The above activities helped meet the intended fellowship outcomes of shaping the culture through expert communication and influence; demonstrating skilled communication to build relationships with the medical staff, academic partners, and the community to achieve common patient care goals; and developing executive presence in both the C-suite and governing levels of an organization (Figure 1). As 1 participant noted, “My nursing dyad partnership is stronger after the fellowship. My voice will not be silenced, and I have gained knowledge, commitment, and understanding of my role at the executive table.”
Network of Peers
Networking with colleagues and connecting with others who may not have otherwise met were a joy. The fellowship's professional collegiality provided a readily available network for navigating operational issues and providing peer support. Ample networking time created a foundation to develop peer support where we could openly share with others in similar roles. Members of the inaugural fellowship were a diverse group of nurse executives with similar leadership roles, sharing parallel issues and challenges across vastly different healthcare settings. It has been said that it is “lonely at the top” and trust is rare. This fellowship shattered that concept by creating a space where an internal circle of trust was created. By crafting long-term collaborative relationships, it assisted us as leaders to be better equipped to be innovative and experts in our field. The fellowship encouraged different ways of thinking, supporting growth, and challenging the norm; the group created a bond.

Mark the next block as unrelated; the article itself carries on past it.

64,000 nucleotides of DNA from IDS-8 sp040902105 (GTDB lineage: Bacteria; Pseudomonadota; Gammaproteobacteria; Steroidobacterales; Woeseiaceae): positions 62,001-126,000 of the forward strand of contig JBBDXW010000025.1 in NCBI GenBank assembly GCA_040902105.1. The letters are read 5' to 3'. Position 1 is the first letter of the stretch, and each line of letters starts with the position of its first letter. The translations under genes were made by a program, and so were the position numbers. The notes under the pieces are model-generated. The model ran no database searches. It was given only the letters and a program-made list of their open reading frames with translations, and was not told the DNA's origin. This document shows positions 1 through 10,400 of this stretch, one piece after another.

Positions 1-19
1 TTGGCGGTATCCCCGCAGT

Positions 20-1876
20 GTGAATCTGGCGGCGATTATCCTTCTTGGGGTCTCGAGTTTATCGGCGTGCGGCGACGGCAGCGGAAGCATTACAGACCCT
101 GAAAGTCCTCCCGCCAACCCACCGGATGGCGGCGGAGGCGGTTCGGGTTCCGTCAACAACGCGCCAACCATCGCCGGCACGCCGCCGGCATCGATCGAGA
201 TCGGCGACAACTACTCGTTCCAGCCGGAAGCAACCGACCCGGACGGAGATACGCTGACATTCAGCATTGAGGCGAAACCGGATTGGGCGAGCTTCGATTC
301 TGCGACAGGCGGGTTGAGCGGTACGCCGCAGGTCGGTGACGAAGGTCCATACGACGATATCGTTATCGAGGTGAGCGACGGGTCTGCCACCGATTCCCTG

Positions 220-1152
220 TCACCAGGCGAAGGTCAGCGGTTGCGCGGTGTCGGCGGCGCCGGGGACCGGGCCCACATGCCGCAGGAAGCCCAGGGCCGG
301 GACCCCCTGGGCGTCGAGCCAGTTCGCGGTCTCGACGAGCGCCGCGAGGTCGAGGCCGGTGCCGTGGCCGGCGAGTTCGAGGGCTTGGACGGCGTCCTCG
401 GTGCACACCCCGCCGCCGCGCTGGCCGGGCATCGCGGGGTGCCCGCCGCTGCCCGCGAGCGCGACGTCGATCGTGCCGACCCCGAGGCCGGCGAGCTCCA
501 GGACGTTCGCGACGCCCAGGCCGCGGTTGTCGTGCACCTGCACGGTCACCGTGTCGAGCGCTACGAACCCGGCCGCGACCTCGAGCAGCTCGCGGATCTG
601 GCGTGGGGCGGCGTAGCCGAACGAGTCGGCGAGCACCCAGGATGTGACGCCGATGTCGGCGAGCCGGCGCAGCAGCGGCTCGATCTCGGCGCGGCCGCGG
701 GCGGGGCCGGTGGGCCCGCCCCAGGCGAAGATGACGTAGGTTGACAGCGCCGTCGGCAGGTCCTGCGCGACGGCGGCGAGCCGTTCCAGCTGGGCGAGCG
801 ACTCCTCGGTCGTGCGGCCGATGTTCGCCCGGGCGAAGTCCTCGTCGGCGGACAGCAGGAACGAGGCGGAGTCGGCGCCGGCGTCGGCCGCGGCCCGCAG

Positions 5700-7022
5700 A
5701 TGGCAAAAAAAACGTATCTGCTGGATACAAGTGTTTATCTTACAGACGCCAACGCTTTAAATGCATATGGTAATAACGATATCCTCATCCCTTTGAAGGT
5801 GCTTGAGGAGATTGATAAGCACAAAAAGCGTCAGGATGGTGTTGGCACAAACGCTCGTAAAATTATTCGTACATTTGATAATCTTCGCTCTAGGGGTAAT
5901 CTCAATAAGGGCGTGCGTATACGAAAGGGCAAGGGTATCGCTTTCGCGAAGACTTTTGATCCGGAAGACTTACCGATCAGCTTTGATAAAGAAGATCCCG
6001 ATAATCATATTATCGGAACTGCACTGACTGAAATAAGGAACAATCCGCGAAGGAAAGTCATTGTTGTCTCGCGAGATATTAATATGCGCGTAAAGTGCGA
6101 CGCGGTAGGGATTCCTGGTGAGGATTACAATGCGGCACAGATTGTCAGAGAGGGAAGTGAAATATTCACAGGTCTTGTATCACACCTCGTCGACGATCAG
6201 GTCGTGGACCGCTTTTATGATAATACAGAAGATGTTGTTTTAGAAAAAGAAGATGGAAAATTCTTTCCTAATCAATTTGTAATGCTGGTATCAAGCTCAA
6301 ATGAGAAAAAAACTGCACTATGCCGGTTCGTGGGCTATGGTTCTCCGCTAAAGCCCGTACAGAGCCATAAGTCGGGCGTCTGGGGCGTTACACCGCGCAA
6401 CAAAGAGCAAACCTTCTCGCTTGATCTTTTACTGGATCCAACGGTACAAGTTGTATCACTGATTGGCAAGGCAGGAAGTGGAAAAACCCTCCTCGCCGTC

Responding to a Need
Committed to the development of current and future trailblazers, AONL developed the Nurse Executive Fellowship with input from thought leaders from various sectors of the healthcare industry including established and seasoned nurse executives. Drs Kathleen Sanford and Michelle Janney,1 who served on the planning team for the fellowship, authored a JONA article last year in which they reviewed the future of workforce needs. Sanford and Janney1 noted the lack of professional development programs for the novice nurse executive and the need for such a program. We believe the fellowship meets the needs of new nurse executives, providing practical tools for problem solving and a peer network that might have taken years to build without this program. It also encouraged us to reflect and think differently.
Based on the feedback of the participants, AONL continues to refine the program, anticipating that the program's content will continue to morph in response to changing needs. However, the program's core will remain: connecting individuals in executive roles who aim to be influencers shaping health care. The confidence gained was a gift, and we are proud to be a part of the mission of AONL.
1. Sanford K, Janney M. Preparing the nurse executive of the future. J Nurs Adm